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With daylight fading, fiberglass floating in the air, a foot holding up insulation and a stapler in my hand, I crawled around in the dirt beneath my home’s addition, trying to get ready for this coming winter. Anyone else rushing to complete their honey-do list? I jest, but keeping the wife and son warm is important; I’m not as worried about our dog who seems to shed enough to make her own parka each week. If you have an Australian Shepard, you know what I’m talking about. As I lay stuffing insulation in between the floor joists, I imagined using my dog’s tumble-weave sheddings from around the house to supplement the insulation.
The nights have been getting colder. One night, it even dropped to 38 degrees, driving our chickens to squish themselves in a feathery heap below the heat lamp. Before I even thought to look, the leaves have begun to change and fall has made its appearance in force. I even saw a Christmas commercial the other day.
Unfortunately, with the beauty of the changing seasons also come the chores. Yes, I am beginning to get a reprieve from mowing the lawn, but in its place are tasks like finishing the insulation and fixing the flashing from last winter’s wind storms. I can’t help but feel like I’m barely catching up to things that made it onto the honey-do list a year ago. There’s still firewood to be cut, some leaks in the roof to be covered, the garden to close up and plenty of other odds and ends.
I’m reminded of these preppers who store up food and supplies for apocalyptic events. We’ve got the canning done for our applesauce and apple butter, so in that aspect we’ve begun our prepping. Deer season starts next week in Pennsylvania, so the freezer will soon be replenished as well. We recently lost our meat chickens prematurely, so in breaking the prepping theme we will be purchasing our poultry throughout the winter until we can attempt to raise more in the spring. Our turkeys are doing well though, so come Thanksgiving we will be prepared once more!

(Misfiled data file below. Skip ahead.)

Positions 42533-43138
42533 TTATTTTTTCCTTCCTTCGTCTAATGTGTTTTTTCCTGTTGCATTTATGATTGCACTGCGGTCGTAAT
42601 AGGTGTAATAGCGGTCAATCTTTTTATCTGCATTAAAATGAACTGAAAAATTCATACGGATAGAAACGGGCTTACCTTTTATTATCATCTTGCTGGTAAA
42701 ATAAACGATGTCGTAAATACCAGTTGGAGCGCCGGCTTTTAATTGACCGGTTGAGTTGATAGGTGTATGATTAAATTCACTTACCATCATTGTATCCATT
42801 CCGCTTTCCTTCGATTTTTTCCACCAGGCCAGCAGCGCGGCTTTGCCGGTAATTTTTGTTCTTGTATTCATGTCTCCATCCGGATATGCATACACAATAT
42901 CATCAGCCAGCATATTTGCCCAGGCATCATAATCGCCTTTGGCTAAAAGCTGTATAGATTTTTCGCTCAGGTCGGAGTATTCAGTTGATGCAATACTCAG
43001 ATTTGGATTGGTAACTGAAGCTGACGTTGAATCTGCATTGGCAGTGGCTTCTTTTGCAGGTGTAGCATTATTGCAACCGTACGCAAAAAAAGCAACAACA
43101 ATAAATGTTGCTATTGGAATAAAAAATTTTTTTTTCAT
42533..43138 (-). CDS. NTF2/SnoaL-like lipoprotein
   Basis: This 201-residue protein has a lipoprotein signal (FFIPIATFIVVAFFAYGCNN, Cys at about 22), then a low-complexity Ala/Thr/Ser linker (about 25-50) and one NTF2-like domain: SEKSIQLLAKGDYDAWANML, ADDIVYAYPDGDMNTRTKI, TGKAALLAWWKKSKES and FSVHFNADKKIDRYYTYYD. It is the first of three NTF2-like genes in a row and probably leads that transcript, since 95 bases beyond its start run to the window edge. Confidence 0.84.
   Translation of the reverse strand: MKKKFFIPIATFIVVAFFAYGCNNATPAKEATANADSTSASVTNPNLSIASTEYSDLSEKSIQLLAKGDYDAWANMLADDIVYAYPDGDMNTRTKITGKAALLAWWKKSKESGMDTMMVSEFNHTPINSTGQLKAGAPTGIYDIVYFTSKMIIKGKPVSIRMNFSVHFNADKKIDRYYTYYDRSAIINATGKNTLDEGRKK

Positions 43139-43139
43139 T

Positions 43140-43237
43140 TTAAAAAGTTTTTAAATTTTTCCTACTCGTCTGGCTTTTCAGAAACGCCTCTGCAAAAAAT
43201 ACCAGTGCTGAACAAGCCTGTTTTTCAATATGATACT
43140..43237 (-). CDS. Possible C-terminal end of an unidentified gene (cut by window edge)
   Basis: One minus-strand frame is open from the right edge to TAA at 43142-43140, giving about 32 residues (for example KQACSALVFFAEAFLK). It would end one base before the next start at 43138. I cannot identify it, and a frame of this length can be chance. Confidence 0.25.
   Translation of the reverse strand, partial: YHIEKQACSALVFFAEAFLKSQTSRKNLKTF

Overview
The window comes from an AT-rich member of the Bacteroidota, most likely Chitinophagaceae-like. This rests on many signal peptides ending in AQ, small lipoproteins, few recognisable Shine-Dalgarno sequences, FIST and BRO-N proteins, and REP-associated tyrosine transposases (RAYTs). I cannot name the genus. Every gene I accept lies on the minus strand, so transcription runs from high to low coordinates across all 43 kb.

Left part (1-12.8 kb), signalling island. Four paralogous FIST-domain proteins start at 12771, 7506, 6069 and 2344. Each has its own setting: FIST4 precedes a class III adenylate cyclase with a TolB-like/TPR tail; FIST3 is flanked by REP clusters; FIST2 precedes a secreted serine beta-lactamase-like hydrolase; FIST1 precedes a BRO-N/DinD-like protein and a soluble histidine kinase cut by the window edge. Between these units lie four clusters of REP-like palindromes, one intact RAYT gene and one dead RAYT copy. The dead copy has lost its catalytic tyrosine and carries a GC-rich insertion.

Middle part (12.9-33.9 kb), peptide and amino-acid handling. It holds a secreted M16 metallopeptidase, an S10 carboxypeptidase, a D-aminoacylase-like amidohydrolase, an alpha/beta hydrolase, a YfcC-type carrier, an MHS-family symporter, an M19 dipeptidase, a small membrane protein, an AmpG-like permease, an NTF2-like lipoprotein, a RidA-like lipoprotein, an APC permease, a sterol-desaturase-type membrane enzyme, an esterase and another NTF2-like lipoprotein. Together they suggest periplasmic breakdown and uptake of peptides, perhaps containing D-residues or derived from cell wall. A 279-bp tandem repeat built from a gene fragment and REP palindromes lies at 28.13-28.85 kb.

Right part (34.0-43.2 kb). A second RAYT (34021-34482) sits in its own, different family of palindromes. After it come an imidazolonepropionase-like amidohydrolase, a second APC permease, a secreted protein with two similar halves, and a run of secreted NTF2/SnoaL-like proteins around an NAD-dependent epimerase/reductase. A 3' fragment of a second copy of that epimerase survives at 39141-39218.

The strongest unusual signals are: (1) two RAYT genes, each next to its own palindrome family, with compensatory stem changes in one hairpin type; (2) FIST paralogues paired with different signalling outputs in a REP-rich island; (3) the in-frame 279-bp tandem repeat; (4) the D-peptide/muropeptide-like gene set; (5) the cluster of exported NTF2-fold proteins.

As I think of Thanksgiving, my mind can’t help but continue to prepare for December and the snow that will ensue. In anticipation of this, I took the time today to go into the shed and break out our manual snow-removal apparatus. I was careful to check it over for any mechanical or structural defects that may have occurred during storage. I then dusted it off and moved it to where I could easily access it once the snow flies. It never hurts to be prepared after all. Even if that just means putting your shovel out by the front door.
In all seriousness, the cold is the biggest thing I’ve been trying to fight. Our addition has been drafty in years past, enough so that we sealed off the room during our last winter to conserve the heat. Hopefully the floor stays sealed and my preparations haven’t been in vain. But if it doesn’t seem warm enough, you may just read a column one of these weeks about how to shave your dog. If she barks and wakes up the baby again, you may read that column anyway. Don’t worry readers—my dog is safe from the shears. That’s just the way it is out here, a bit of humor to take the edge off of the winter doldrums, even if they are a few months off. In the meantime, I have a few more things to check off that honey-do list.